Here’s what I’m reading today:
- Storyful writes that 2.6 million tweets were sent about Scotland’s independence vote between Thursday and Friday. For the record, in this “social recap” post, Storyful used Twitter reverb and Cartodb to visualize the data. Here also is BBC Trending’s report about reactions to the #indyref result.
- Jacob Harris writes a delightfully wonky article on guessing gender on Twitter.
- Check out NY Times’ First Draft.
- Facebook Media is a new hub for news organizations to find useful articles and updates regarding the use of Facebook in finding, curating, or distributing content. Here’s a MediaPost article about it. I’m hoping to explore Facebook mentions with our host, Marco Werman, in the near future.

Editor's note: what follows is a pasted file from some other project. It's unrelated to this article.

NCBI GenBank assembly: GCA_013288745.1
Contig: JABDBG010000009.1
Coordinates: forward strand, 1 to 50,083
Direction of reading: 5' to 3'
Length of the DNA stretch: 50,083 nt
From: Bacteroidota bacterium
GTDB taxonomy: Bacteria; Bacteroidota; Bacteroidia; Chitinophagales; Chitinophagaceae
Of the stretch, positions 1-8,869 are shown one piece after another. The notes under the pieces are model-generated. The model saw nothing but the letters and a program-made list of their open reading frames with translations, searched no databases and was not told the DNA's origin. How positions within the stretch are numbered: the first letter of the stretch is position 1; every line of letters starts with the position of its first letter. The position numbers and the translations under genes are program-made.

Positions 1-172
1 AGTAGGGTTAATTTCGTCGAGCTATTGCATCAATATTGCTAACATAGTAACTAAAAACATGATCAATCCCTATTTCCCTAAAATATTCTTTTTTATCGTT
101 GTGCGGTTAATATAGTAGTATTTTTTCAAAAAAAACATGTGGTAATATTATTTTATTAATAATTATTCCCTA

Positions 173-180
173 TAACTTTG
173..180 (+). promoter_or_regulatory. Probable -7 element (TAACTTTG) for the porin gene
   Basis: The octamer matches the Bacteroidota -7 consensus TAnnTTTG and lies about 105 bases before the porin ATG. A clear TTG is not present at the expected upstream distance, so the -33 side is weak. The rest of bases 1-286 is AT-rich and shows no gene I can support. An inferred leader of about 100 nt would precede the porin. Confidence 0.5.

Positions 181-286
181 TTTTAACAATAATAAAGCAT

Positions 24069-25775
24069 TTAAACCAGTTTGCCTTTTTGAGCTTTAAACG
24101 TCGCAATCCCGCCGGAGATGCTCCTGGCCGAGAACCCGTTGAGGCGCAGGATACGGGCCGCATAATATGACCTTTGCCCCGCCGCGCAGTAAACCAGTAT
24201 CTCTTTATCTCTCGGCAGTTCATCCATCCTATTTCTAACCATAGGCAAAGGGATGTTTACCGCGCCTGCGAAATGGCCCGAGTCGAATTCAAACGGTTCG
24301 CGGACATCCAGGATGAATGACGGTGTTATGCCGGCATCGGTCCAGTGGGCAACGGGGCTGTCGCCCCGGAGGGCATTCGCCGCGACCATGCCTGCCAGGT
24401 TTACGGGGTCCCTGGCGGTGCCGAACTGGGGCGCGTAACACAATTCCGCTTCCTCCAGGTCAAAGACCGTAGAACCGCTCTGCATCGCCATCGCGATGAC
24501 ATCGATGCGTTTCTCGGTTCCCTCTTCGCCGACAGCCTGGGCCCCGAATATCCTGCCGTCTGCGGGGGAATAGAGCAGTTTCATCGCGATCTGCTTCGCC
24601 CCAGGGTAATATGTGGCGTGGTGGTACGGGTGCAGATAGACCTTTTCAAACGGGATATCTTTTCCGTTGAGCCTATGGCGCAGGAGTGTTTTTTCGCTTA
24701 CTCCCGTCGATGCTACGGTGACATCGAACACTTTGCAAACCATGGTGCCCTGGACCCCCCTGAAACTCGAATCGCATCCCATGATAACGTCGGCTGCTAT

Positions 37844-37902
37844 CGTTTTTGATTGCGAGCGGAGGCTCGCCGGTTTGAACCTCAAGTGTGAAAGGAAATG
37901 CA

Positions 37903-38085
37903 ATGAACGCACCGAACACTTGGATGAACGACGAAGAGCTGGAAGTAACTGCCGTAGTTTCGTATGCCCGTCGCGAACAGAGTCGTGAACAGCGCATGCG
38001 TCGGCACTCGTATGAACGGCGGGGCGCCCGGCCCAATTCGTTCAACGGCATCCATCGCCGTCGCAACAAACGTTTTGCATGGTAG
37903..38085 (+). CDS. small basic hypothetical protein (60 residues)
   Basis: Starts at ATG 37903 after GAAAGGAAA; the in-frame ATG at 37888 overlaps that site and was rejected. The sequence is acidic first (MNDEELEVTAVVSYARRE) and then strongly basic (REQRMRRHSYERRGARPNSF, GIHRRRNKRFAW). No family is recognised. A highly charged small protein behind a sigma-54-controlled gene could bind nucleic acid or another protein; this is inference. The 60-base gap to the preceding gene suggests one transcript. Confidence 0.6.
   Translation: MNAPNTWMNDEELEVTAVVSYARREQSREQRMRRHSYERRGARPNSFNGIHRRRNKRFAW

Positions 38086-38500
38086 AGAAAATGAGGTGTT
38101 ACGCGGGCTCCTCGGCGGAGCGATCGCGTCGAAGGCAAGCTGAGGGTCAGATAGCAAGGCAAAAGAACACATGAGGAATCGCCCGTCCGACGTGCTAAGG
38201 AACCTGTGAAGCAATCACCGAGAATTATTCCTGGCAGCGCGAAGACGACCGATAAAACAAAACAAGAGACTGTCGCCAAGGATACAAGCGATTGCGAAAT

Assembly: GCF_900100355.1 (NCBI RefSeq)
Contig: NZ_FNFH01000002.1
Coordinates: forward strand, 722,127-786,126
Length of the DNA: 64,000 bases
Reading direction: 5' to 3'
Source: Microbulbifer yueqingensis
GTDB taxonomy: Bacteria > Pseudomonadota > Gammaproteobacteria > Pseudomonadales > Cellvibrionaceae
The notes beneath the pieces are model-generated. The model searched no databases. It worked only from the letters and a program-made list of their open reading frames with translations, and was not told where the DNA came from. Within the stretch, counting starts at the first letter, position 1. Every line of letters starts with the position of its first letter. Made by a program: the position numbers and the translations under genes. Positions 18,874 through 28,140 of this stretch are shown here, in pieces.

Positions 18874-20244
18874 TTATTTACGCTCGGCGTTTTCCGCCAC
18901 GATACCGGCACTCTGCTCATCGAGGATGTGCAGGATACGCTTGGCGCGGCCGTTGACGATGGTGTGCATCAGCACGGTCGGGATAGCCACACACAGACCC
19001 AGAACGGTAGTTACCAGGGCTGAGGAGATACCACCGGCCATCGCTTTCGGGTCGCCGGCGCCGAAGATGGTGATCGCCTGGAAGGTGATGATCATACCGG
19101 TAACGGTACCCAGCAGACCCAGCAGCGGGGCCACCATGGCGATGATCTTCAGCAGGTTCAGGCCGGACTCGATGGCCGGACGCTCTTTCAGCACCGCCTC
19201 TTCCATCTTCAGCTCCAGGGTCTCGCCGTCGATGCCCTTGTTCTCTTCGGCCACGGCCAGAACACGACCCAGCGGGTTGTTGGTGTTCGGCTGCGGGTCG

- I wrote about a NetNewsCheck story about the ROI of social media editors on the blog this morning.
- Here’s more about the latest tweak to the Facebook algorithm.
- Today I learned that for every working journalist in America there are now 4.6 PR people. This FT article is about the blurring lines between advertising and journalism.
- More about line blurring in journalism: Nieman Lab writes “As journalists become wonks, wonks become journalists” in response to a story by The Economist.
- The AFP has a new policy: They will no longer accept work from freelancers in places they would not send their own journalists due to safety reasons. Here is their statement.
- Cindy Boren points out the hypocrisy of Americans criticizing the NFL while staying silent about Hope Solo.
- I agree that social media platforms have a right to kick users out or disable accounts for violating the terms of service, but there should be a system in place for telling users why they were penalized.